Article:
•The government is balancing between full re-opening of the economy and containing the coronavirus which has hit global economies hard.
•Kenya has had its fare share of the pendemic's impact where economic growth shrunk to -0.3 per cent last year, with travel and tourism being the most hit.
The nationwide curfew in place since March 2020, could finally be lifted with in a month's time, Tourism and Wildlife CS Najib Balala has hinted.
“We are optimistic...in a months time or so we will be able to open up,” he said at a media forum on the Magical Kenya Travel Expo.
This, as the government balances between full re-opening of the economy and containing the Covid-19 pandemic that has greatly affected global economies.
The minister said the country's ongoing vaccination programme is key in the re-opening, and will also boost the confidence of international visitors.
Kenya's economic growth shrunk to -0.3 per cent last year, from a growth of about five per cent in 2019 as a result of the pandemic.
According to government data collected in collaboration with the Kenya Private Sector Alliance, travel and tourism was the most hit last year where about 3.1 million jobs were affected.
This includes hotel employees, pubs and restaurants, tour operators, airlines, travel agents and their related suppliers and support services, a time when international travel came to a near stop costing Kenya a loss of about Sh130.9 billion in potential tourism revenues.
While majority Kenyans and tourism players had hoped the curfew rule could be reviewed this month, the government extended Covid-19 containment measures for another 30 days.
Health CS Mutahi Kagwe on Monday said the country is yet to hit the World Health Organisation recommended positivity rate of five per cent for a consistent period of 14 days.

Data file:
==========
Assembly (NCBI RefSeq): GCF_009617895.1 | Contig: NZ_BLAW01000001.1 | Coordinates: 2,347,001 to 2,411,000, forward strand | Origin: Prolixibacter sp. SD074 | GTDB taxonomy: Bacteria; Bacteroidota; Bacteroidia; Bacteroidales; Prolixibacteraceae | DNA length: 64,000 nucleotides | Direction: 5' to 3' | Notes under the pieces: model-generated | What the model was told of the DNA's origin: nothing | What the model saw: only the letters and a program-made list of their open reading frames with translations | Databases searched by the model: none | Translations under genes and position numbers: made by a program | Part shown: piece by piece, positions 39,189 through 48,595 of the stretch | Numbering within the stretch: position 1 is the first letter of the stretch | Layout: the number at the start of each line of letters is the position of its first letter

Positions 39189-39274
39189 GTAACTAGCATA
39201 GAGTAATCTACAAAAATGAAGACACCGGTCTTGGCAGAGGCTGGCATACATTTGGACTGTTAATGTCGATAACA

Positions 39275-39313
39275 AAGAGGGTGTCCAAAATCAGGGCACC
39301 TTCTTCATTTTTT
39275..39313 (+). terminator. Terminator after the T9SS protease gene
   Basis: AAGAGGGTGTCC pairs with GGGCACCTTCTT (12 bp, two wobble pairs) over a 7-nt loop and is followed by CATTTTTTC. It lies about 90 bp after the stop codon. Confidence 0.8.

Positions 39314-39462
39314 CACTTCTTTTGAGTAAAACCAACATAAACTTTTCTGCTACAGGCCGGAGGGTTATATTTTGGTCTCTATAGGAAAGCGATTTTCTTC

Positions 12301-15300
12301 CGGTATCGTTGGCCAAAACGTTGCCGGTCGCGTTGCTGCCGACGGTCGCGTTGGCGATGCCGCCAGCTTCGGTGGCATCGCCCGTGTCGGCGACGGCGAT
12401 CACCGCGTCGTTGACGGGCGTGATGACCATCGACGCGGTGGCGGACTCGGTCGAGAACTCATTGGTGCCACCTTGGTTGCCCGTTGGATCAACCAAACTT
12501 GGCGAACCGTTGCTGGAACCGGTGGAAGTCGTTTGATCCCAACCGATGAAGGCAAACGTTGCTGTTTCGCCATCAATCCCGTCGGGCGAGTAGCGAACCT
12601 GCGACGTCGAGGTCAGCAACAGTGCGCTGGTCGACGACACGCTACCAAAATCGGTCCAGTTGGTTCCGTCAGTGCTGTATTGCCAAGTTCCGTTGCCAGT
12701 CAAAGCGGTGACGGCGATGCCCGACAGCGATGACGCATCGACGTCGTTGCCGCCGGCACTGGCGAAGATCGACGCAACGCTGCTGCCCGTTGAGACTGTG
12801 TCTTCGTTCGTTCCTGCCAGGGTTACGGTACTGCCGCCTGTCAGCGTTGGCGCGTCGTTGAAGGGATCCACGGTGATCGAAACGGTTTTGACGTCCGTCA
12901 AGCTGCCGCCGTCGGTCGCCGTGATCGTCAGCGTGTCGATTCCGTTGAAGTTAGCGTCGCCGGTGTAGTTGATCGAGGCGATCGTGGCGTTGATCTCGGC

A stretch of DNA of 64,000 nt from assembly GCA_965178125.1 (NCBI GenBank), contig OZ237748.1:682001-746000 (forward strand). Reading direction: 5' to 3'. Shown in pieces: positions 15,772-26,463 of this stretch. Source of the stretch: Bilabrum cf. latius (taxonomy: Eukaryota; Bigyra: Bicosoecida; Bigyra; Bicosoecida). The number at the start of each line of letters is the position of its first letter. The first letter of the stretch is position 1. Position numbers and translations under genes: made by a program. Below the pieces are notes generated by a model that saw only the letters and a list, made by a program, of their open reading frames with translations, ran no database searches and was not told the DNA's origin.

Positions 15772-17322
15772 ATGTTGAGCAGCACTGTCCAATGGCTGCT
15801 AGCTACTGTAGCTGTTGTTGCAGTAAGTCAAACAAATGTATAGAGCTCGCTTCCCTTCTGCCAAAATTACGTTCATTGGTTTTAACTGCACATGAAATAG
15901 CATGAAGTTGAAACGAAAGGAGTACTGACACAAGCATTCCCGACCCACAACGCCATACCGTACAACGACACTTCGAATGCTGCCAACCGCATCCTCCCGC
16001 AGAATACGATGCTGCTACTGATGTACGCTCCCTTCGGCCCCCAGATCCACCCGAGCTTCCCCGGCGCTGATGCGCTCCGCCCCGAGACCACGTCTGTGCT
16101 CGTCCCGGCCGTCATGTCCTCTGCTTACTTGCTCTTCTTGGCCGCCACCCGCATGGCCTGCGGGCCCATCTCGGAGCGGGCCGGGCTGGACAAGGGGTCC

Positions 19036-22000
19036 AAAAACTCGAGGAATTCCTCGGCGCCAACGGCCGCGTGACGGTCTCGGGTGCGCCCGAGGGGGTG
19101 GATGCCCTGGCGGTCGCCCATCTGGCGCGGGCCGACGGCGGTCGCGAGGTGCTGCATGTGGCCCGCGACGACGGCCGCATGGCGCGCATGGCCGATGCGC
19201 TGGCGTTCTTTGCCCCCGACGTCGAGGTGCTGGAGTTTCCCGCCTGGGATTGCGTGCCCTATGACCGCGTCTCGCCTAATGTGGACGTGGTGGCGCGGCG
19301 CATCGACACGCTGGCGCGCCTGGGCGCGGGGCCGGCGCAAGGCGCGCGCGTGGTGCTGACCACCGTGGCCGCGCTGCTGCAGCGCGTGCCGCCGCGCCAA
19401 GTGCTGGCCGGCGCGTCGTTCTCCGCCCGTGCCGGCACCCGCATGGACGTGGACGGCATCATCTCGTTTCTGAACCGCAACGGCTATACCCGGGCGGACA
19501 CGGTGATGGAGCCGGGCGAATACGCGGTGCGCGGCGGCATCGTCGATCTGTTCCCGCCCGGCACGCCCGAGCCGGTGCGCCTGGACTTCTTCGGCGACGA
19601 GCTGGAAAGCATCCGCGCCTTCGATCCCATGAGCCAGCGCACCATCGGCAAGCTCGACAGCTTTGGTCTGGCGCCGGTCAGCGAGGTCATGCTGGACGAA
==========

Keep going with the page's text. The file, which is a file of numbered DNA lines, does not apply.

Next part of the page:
"The containment measures including the curfew hours of 10 pm to 4 am will remain there and this is for two reasons... number one is that as far as the positivity rate is concerned, we are still above the WHO recommended figures in terms of two weeks period when you have got less than five per cent of positivity rate at a high testing level," Kagwe said.
He said the country needs the 30 days extension to allow vaccination of as many people as possible.
Balala said discussions are ongoing between relevant ministries to bring the curfew to an end and open up the economy.
He however noted that the entertainment sector and other crowd pulling events must be well managed to avoid being super spreaders of the virus.
A spike in infections could lead to a further review of containment measures, including strict curfew hours and restricted movement as seen before.
Balala said the government is targeting to have at least 10 million people vaccinated by December, a move that will support the re-opening efforts.
Kenya Association of Hotelkeepers and Caterers(KAHC) on Tuesday called for a review of the curfew.
“We need to relax the curfew rules and have a vaccination policy for external visitors if we are going to realise real change in numbers,” CEO Mike Macharia told the Star on telephone.